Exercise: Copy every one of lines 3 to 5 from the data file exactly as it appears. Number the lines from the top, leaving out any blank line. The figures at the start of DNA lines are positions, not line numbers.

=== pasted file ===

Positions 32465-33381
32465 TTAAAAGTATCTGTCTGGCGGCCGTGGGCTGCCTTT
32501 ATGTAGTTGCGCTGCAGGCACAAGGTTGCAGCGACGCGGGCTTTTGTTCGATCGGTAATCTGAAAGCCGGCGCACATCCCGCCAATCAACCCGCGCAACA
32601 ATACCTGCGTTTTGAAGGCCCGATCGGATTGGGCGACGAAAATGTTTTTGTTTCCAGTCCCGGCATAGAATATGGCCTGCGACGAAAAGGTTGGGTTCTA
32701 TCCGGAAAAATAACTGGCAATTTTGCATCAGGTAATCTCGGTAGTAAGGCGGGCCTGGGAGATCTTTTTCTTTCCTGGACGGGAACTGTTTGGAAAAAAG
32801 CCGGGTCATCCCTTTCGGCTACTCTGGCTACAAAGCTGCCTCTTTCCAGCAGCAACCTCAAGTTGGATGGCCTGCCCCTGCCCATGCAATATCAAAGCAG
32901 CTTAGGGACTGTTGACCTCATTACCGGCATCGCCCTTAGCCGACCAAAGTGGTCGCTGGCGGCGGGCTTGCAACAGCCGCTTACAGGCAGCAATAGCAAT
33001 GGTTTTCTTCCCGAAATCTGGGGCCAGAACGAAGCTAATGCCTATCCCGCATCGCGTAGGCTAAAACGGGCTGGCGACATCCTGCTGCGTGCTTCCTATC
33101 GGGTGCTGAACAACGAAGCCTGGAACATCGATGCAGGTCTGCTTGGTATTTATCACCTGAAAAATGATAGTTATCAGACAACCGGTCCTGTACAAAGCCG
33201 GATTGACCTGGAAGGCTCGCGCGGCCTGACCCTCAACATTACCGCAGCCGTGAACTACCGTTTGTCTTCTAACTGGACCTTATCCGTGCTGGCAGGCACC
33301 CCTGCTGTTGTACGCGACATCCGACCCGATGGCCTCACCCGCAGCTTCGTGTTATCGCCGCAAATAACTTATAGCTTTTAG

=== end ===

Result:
32501 ATGTAGTTGCGCTGCAGGCACAAGGTTGCAGCGACGCGGGCTTTTGTTCGATCGGTAATCTGAAAGCCGGCGCACATCCCGCCAATCAACCCGCGCAACA
32601 ATACCTGCGTTTTGAAGGCCCGATCGGATTGGGCGACGAAAATGTTTTTGTTTCCAGTCCCGGCATAGAATATGGCCTGCGACGAAAAGGTTGGGTTCTA
32701 TCCGGAAAAATAACTGGCAATTTTGCATCAGGTAATCTCGGTAGTAAGGCGGGCCTGGGAGATCTTTTTCTTTCCTGGACGGGAACTGTTTGGAAAAAAG